Since Tobit had prayed for death, he set about preparing for it. After calling for his son, Tobias, he scooted into the cool shade of a fig tree and rubbed his unseeing eyes. Then he snorted at his foolishness. Did he think he could wipe away his blindness?
Tobias’s footsteps approached with a confident stride. “You wanted to see me, Father?”
Tobit couldn’t help but smile. His son was tall now, and though still young, he was fully a man. Tobit wished he could see Tobias’s face, newly bearded, and his dark eyes, surely as handsome as his mother’s.
As Tobias sat beside him, Tobit felt for his son’s broad back. “I wish to speak to you of my death.”
“But Father,” Tobias protested, “you’re healthy still.”
Tobit held up his hand. “One never knows about the matter of death. You are apprenticed to the scribes. Excel in your work. Make yourself worthy of the highest positions in the land, for when I die, you must provide for your mother as long as she lives. When she dies, bury her in my grave beside me. Always give your surplus to the poor. Be sure to take a wife from among our people. And ask advice of every wise man.”
Tobias cleared his throat. “All this I will do, Father. But may God give you a long life so that you may be that wise man.”
“We don’t know the future.” Tobit patted his son’s well-muscled shoulder. “I deposited ten talents of silver with Gabel in Ragae in Media. Go and ask for it.” He pressed a receipt into Tobias’s palm. “Find someone to travel with you. I’ll pay him.”
Tobias stuffed the receipt into his waist sash and reluctantly left to tell friends and trustworthy acquaintances that he sought a traveling companion. But two days of searching yielded no one able – or willing – to travel to Ragae. On the third day, Babin the wool merchant pointed him to a broad-shouldered man wandering through the crowd at the bazaar.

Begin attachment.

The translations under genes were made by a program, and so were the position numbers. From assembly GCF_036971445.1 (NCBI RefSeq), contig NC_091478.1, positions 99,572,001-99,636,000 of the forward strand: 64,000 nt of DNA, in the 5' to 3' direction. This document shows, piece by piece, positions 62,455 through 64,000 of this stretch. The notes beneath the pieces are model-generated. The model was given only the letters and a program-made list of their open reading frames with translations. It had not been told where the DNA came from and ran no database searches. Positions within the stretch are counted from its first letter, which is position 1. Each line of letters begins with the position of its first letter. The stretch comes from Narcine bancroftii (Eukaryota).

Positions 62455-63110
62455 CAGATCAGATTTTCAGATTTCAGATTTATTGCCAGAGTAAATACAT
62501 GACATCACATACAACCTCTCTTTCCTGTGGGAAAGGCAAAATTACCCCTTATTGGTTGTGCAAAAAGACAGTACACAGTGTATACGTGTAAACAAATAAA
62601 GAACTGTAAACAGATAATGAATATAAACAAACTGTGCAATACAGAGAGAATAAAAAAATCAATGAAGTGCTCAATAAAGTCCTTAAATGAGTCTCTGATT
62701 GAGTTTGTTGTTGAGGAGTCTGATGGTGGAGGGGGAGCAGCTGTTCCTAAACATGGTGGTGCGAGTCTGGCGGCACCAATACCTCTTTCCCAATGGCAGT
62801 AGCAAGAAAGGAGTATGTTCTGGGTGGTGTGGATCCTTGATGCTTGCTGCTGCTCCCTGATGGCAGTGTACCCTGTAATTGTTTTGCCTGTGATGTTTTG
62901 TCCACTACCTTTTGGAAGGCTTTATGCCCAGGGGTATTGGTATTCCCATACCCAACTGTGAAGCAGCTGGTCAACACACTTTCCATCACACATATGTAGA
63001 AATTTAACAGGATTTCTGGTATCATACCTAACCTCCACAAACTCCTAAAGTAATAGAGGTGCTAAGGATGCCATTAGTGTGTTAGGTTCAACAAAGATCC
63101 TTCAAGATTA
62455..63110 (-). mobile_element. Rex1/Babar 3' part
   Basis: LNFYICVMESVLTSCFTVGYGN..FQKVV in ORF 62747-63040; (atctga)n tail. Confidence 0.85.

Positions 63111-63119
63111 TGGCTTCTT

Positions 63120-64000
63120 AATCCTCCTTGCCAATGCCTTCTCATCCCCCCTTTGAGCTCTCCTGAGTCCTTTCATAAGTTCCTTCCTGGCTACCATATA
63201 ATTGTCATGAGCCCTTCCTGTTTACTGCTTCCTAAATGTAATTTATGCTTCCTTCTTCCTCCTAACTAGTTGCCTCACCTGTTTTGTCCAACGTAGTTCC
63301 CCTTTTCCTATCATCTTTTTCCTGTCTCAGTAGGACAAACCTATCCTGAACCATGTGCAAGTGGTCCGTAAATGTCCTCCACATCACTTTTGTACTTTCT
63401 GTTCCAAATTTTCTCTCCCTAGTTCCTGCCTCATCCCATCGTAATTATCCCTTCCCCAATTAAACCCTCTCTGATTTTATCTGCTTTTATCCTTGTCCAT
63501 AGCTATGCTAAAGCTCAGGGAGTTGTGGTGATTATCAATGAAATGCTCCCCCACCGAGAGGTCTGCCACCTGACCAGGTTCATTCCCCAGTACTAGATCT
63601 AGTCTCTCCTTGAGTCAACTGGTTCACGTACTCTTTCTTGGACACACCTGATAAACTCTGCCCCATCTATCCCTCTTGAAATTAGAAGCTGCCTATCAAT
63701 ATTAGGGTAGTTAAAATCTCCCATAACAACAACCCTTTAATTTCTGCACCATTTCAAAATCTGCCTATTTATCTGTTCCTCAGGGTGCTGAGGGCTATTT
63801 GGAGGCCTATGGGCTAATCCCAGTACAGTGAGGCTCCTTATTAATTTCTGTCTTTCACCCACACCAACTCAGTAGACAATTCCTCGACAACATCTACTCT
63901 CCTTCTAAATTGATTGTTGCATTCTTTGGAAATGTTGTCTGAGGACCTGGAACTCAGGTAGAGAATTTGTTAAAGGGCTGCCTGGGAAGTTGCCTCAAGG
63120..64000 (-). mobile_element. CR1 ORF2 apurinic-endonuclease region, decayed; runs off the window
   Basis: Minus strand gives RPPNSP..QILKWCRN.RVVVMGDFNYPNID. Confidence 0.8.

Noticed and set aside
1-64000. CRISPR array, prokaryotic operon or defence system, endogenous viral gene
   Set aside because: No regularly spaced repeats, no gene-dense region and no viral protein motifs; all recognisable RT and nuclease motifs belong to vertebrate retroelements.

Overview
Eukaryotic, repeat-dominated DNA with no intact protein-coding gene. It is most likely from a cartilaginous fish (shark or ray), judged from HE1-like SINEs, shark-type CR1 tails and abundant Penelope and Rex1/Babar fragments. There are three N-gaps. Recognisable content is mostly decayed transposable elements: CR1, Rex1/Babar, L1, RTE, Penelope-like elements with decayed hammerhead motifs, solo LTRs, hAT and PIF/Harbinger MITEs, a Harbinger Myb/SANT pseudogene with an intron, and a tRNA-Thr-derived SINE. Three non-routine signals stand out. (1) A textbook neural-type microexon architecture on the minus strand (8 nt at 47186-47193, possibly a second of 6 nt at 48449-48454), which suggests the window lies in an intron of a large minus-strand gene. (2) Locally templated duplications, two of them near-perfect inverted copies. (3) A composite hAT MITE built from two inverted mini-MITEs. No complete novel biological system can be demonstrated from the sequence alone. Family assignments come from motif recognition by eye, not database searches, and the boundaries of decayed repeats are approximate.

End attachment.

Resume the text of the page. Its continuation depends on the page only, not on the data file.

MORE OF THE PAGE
“But he’s a stranger,” said Tobias. “Do you think he’s honest?”
Babin shrugged. “The man bought bread, and when old Marya gave him too much change, he gave the coins back. With interest!”
Tobias eased closer to the cloaked man, whose brown hair was streaked in red. The man, a head taller than the shoppers milling around him, was watching the bladesmith sharpen a knife. As Tobias edged nearer, he turned, looked Tobias up and down, and smiled. “You may be just the companion I’m looking for. I’m traveling to Ragae and would rather go in company. I’ll pay you if you’re interested.”
Tobias blinked in surprise. “Ragae? You would pay . . . me?” It was supposed to work the other way around.
“If you’re willing to travel.” The man wore a thin leather band across his forehead, and when he offered Tobias a round of bread, his cloak gaped, revealing the silver hilt of a sword. “I’ve no cart or donkeys, so we’ll go by foot. And we leave today.”
“I, too, must go to Ragae.” Tobias took the bread. “But I’ll have to run home and fetch a journey pack.”
“Of course.” The man examined a knife from the display of wares. “You’ll find me somewhere around here when you’re ready to go.”
Tobias half bowed and wormed through the crowd, munching on the herb-flavored bread, but he went only a stone’s throw before he realized he had no idea who the man was. He wove his way back to the man. “Excuse me, sir,” he said. “My name is Tobias. And you?”
Tobias bowed back through the crowd and headed home, hoping the stranger with the silver-hilted sword was trustworthy.
- to be continued -
© 2012 Karyn Henley. All rights reserved. Based on The Book of Tobit, circa 200 BCE. Photo courtesy clipart.com.